Five reasons to kill IT projects
August 12, 2009, 11:31am PDT | Length: 00:05:24
According to IS Audit and Control Association, 43 percent of organizations recently killed an IT project. This episode of CIO Sanity Savers discusses the top five reasons projects were killed and the implications of each one.
Jason Hiner: One survey of IT experts revealed that 43 percent of their organizations had recently killed an IT project. The study, conducted by the IS Audit and Control Association, an independent IT governance group, highlighted the top five reasons these organizations named for terminating projects before they were completed.
I'm Jason Hiner, and today on CIO Sanity Savers, I'll discuss those five reasons and look at the implications of each one.
Number 1: Business needs changed
30 percent of those whose organization recently killed an IT project said it was because business needs changed. Of course, there are many conditions and situations where a business legitimately changes its requirements after starting a project. If the project no longer provides meaningful value, it's best to stop throwing good money after bad.
On the other hand, some organizations deliberately try to obscure their flawed project preparation and management by claiming business needs evolved. Obviously, that's unhealthy and a true sign of failure.
Number 2: Did not deliver as promised
23 percent of the killed projects were attributed to a failure to deliver as promised. This is a typical expectation-setting problem: Promise anything to get funding and worry about the consequences later.
Shortsighted managers don't realize that funding projects is less important than delivering real value. Failure is inevitable when managers don't clearly identify and deliver business value.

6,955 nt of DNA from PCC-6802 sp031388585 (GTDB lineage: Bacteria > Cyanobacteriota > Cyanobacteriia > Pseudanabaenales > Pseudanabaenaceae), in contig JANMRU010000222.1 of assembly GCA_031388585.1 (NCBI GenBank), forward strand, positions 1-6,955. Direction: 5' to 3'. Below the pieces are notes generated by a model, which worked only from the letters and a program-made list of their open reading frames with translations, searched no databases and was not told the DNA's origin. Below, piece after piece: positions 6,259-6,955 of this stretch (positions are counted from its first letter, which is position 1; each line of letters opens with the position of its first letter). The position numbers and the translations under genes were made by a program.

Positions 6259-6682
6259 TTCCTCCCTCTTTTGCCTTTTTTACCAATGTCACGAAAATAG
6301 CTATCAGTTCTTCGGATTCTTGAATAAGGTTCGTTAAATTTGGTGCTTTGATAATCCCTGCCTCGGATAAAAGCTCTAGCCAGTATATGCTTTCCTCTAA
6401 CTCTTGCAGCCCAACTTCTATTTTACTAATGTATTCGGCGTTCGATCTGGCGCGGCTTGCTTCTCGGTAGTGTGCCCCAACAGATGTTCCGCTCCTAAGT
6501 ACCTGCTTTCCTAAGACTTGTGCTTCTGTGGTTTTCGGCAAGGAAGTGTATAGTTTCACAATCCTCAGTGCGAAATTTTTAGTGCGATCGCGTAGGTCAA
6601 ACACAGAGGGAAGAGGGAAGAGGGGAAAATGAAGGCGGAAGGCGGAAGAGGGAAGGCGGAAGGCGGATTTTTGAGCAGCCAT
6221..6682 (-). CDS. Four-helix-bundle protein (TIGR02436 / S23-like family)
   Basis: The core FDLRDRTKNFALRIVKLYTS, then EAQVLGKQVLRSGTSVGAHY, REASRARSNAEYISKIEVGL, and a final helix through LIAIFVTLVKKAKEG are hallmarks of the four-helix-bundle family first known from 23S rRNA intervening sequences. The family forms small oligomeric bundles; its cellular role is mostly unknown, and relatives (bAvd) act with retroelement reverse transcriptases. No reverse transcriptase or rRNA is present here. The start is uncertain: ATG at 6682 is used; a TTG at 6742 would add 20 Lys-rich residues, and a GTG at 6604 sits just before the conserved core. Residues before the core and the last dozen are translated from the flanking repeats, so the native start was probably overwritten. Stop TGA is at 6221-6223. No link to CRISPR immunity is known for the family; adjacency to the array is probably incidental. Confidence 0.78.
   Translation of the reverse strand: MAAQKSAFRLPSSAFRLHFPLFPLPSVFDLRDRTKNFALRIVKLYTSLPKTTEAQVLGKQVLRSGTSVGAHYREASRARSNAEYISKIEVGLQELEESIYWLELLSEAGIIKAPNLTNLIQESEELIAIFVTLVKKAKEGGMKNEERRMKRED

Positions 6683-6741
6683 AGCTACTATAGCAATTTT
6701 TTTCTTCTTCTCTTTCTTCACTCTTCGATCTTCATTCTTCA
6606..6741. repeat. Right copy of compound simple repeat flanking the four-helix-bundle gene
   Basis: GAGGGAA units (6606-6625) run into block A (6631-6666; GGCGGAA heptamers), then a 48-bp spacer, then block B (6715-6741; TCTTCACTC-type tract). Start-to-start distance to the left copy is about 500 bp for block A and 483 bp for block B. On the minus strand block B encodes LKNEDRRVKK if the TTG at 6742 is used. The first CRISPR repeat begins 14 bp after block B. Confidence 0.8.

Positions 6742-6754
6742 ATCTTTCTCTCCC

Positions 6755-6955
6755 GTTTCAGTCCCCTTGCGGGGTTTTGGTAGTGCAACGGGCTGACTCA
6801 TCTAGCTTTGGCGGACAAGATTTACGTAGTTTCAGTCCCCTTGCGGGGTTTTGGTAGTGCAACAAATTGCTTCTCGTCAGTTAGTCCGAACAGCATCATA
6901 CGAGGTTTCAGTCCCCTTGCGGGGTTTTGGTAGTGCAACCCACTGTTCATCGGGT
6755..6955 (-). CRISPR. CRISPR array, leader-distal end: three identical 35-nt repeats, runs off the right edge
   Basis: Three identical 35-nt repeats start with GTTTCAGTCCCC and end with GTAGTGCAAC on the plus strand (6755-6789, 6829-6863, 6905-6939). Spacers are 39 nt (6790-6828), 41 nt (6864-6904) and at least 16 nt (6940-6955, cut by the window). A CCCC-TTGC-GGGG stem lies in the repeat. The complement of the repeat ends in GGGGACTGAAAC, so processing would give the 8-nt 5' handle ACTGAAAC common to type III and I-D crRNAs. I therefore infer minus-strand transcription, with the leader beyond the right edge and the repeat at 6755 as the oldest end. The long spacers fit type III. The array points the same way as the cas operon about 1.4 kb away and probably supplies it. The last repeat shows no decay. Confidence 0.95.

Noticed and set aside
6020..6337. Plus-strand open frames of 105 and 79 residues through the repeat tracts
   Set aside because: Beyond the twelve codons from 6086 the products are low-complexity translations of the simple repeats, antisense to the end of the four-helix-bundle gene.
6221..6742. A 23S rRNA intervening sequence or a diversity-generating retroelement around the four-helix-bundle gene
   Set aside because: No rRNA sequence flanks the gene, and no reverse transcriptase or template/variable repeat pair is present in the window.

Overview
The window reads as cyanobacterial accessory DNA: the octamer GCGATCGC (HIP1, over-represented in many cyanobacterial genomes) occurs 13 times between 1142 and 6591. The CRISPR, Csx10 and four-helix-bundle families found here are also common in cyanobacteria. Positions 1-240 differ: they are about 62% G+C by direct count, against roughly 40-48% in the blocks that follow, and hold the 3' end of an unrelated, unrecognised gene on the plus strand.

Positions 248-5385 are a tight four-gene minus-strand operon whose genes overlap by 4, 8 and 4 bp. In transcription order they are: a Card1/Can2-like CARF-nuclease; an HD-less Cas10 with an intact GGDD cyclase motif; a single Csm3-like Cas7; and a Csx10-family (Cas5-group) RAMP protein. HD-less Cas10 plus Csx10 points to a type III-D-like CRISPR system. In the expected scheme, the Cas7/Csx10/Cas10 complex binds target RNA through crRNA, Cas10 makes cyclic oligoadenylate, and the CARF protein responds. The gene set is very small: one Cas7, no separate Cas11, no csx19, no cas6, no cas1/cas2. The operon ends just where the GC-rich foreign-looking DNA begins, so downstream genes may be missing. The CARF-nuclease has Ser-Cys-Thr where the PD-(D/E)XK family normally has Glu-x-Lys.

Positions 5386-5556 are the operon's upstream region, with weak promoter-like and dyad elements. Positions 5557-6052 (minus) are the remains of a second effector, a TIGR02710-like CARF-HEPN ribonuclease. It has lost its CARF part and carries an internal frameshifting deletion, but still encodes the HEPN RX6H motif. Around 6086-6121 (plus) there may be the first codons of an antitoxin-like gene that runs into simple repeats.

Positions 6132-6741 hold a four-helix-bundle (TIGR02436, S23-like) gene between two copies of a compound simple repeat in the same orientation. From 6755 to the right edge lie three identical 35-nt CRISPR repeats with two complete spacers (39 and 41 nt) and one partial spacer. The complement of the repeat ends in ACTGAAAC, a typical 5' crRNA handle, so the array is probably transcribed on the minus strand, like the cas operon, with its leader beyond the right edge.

Number 3: Project was no longer a priority
According to 14 percent of those whose organizations recently killed a project, that project had ceased to be a priority. If the organization shifted direction without good reason, thus making the project superfluous, flawed strategic planning was the culprit. However, if business requirements changed for a good reason, as suggested in point one, there's not necessarily a problem.
In general -- and this is obvious but it's worth a reminder -- canceling projects without a darn good reason is a definite sign of failure.
Number 4: Project exceeded the budget
13 percent of respondents who cited killed projects said the project was terminated because it ran over budget. On the surface, over-budget projects are the basic metric for failure. It's actually surprising that this number isn't higher, because unanticipated cost is always such a clear red flag.
At the same time, some projects run over-budget due to intelligent scope increases that provide additional value. For example, while automating two departments, the project team may realize it can add a third department for only marginal increases in cost. In such cases, going forward is probably the right decision despite the higher spend.
Although it's tempting to use budget performance as a simple metric of success or failure, that approach can be overly simplistic and may ignore important nuances related to business value. Still, anytime a project goes over-budget, the team better be prepared with a detailed explanation.
Number 5: Project did not support the business strategy
Winding up the top five reasons for killing a project, 7 percent said the project didn't support the business strategy of the organization. This classic indicator of failure often suggests a project rooted in poor requirements analysis from the beginning. However, as with previous points, it's also possible that changing business needs made the original project goals obsolete.
Some of the questions in this survey were really too ambiguous to deliver straightforward conclusions. However, it did serve to highlight some of the significant issues related to project failure. In general, understanding whether a project is successful requires examining the business environment and context.
To dive deeper on this topic, see Michael Krigsman's article that this episode was based on.
I'm Jason Hiner and this has been an episode of CIO Sanity Savers. For more, go to sanity.techrepublic.com. And if you have your own sanity savings tips, e-mail them to us at firstname.lastname@example.org. If we use one of your tips on the show, we'll send you a TechRepublic coffee mug. Thanks for watching. See you next time.